Sociologist David J. Harding joins the Ford School faculty
David J. Harding
Friday, June 11, 2010
The Ford School is very pleased to welcome Associate Professor David J. Harding to the faculty. Harding has been an Assistant Professor of Sociology at the University of Michigan since 2006. He retains his Sociology appointment along with his affiliation at the University's Population Studies Center.
Harding's research interests lie in inequality, poverty, urban studies, race, and qualitative and quantitative methodology. His current investigations include the effects of neighborhood disadvantage on education and teenage pregnancy, rampage school shootings, changes in the black-white incarceration gap, and methods for causal analysis for social scientists.
He received a PhD in Sociology and Social Policy from Harvard University and was one of three co-authors of Katherine Newman's influential 2004 book, "Rampage: The Social Roots of School Shootings."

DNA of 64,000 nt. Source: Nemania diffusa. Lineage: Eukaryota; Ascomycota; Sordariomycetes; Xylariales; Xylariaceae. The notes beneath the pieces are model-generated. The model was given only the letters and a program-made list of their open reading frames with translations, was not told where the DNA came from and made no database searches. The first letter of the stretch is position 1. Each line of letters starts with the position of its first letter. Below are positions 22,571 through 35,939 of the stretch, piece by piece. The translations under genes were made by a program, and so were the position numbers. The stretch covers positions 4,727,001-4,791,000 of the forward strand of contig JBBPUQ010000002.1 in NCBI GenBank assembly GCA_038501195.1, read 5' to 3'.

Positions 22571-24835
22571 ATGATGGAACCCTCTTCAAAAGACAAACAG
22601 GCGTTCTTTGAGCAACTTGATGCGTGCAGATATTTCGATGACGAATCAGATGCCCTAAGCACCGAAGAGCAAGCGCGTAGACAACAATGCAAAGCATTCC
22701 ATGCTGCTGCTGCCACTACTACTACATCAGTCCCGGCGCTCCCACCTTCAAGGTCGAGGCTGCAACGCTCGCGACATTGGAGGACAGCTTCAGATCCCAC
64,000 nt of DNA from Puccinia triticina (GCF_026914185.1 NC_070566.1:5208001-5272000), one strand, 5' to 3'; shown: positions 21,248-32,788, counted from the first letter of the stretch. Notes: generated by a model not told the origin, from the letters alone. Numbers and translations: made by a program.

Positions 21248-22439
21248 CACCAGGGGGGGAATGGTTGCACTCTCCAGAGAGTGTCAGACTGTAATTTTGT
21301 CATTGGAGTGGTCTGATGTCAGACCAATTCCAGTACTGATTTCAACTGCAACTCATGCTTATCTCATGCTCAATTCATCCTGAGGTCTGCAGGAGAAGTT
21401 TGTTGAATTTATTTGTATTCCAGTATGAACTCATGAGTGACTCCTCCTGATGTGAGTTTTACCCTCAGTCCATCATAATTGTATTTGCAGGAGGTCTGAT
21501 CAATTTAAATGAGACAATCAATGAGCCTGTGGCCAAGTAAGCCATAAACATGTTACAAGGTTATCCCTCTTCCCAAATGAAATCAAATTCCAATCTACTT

Harding's recently published book, "Living the Drama: Community, Conflict, and Culture Among Inner-City Boys" (University of Chicago Press) has gotten the attention of the Boston media.
The book, an analysis of inner-city teen violence patterns in Boston, was explored this week in a Boston Phoenix article called "Dead Kids." The city's escalating violence, Harding told the Phoenix, is actually the cause not the result of the social conditions in these neighborhoods. Youth that otherwise wouldn't be inclined toward violence are finding it necessary to align themselves with members of their neighborhood for protection. "We're forcing these kids to make decisions on how to survive in the short term," Harding said, "which might not be so good for them in the long term."
Previously, the Boston Globe featured Harding's work in an article titled "Deadly streets: Addresses may dictate whether Boston's boys live or die." "Violence in poor urban neighborhoods is socially patterned, not random," Harding explained to the Globe. "Beefs between neighborhoods often go back years, before today's teens were even born, and their exact origins are almost always unknown by the current participants."
From the publisher: "Harding spent the better part of 2003 and 2004 interviewing scores of black and Hispanic teens in three poor and working-class neighborhoods of Boston. The quality of their lives depends not so much on the personal finances of their families, or even if they have fathers at home. It was where they lived that made the difference."